Nabta centres around providing support for women to better understand their reproductive health – from the unique fingerprints associated with their menstrual cycle, to coping with symptoms, to correcting potential fertility issues. Nabta’s real-time fertility monitor, OvuSense, pinpoints ovulation with 99% accuracy and alerts women to potential fertility issues.

Nabta Health offers a comprehensive set of telehealth services to members of the Nabta community, including chat messenger consultations, appointment booking, video consultations and access to a 24/7 helpline.


Altman, W. et al., unknown. MENA’s Health Startups, unknown: Wamda.com.

Christensen, C. & Johnson, M., 2009. What are Business Models, and how are They Built?. unknown ed. Vancouver: Harvard Business School.

Habner, J., 2017. GCC HEALTH 2.0: Tackling diabetes and obesity in an age of digital acceleration, Unknown: The Economist.

Inhorn, M. C., 2017. A Male Infertility Crisis Is Coming. The Middle East Can Help.. [Online] Available at: https://mobile.nytimes.com/2017/10/21/opinion/sunday/male-infertility-middle-east.html?referer=https://www.google.co.uk/
[Accessed 14 January 2018].

Kiselev, A. R. et al., 2012. Active ambulatory care management supported by short message services and mobile phone technology in patients with arterial hypertension. Science Direct, September, 6(5), pp. 346-355.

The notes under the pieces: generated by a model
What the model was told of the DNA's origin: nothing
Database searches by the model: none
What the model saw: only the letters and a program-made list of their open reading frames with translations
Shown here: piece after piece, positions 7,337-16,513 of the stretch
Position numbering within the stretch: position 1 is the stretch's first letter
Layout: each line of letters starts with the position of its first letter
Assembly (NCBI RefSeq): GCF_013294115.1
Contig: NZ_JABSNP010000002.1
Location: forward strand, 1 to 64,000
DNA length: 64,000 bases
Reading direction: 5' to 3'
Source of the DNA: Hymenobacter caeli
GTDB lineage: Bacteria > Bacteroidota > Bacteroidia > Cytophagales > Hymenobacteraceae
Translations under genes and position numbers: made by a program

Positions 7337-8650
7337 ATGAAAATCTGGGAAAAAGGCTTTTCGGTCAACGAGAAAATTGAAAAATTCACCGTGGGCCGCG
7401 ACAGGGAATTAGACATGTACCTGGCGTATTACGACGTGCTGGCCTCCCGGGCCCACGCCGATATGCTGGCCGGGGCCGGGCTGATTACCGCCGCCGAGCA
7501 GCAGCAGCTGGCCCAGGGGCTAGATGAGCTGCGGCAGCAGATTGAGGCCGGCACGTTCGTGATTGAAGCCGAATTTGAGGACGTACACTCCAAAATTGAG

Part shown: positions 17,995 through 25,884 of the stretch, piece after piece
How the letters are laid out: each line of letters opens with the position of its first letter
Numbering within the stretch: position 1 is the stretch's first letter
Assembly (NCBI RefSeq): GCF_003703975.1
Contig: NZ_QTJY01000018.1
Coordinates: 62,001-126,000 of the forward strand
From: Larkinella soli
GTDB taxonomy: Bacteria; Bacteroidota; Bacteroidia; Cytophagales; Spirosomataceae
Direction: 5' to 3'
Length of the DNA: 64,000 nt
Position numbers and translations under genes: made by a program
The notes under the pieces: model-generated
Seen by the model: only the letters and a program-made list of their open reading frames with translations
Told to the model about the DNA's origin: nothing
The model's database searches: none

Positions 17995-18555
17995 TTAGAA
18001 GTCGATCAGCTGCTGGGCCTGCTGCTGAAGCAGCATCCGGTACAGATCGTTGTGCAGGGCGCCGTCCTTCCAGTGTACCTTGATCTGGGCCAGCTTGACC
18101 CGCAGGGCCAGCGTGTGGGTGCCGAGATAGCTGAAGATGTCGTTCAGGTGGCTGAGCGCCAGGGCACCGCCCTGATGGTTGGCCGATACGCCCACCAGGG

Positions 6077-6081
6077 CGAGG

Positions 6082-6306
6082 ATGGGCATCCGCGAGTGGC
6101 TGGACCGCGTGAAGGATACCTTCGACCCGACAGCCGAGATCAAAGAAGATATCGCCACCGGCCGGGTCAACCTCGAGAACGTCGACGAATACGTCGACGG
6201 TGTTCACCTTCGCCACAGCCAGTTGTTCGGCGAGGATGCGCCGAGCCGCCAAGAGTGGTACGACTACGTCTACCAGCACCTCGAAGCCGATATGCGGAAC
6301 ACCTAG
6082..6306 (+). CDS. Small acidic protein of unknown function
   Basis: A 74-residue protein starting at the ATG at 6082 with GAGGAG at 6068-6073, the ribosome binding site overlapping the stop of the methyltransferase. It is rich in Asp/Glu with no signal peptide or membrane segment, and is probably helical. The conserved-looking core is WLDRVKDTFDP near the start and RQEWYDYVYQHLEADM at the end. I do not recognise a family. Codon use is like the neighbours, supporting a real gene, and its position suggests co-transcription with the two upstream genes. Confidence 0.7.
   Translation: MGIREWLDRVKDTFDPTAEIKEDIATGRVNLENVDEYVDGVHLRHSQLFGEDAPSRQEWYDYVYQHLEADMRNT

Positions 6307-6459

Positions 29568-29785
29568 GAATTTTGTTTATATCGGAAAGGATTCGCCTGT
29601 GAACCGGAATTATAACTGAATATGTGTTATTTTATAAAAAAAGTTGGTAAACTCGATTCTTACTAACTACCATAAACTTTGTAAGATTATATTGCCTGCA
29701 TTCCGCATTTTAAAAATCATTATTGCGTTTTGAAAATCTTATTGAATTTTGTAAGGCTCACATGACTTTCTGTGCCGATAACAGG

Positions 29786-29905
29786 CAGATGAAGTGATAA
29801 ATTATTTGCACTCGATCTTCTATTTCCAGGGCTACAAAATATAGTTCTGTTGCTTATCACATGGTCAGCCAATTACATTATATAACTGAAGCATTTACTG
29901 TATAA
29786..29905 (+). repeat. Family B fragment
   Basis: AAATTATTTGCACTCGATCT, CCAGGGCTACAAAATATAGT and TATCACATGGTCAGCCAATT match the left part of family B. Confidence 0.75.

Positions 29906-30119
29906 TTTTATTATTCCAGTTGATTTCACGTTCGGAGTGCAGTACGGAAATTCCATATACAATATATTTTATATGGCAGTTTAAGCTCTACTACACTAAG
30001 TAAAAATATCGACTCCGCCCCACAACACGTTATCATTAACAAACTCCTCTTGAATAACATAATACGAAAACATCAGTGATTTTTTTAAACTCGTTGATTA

Luxton, D. D., McCann, R. A., Bush, N. E. M. & M. C., &. R. G. M., 2011. mHealth for mental health: Integrating smartphone technology in behavioral healthcare. Professional Psychology: Research and Practice, December, 42(6), pp. 505-512.

Roudi-Fahimi, F., 2006. Women’s reproductive health in the Middle East and North Africa, unknown: Population Reference Bureau.

Roudi-Fahimi, F. & Kent, M. M., 2008. Fertility Declining in the Middle East and North Africa. Population Reference Bureau, April.

Shawarby, S. E., 2016. High rate of infertility due to PCOS. [Online]
Available at: https://fridaymagazine.ae/life-culture/people-profiles/high-rate-of-infertility-due-to-pcos-1.1689861 [Accessed 14 January 2018].

Statista, 2015. Global digital health market from 2015 to 2020, by major segment (in billion U.S. dollars). [Online] Available at: https://www.statista.com/statistics/387867/value-of-worldwide-digital-health-market-forecast-by-segment/ [Accessed 11 January 2018].

USA.gov, 2012. Clinical Decision Support (CDS). [Online] Available at: https://www.healthit.gov/policy-researchers-implementers/clinical-decision-support-cds [Accessed 11 January 2018].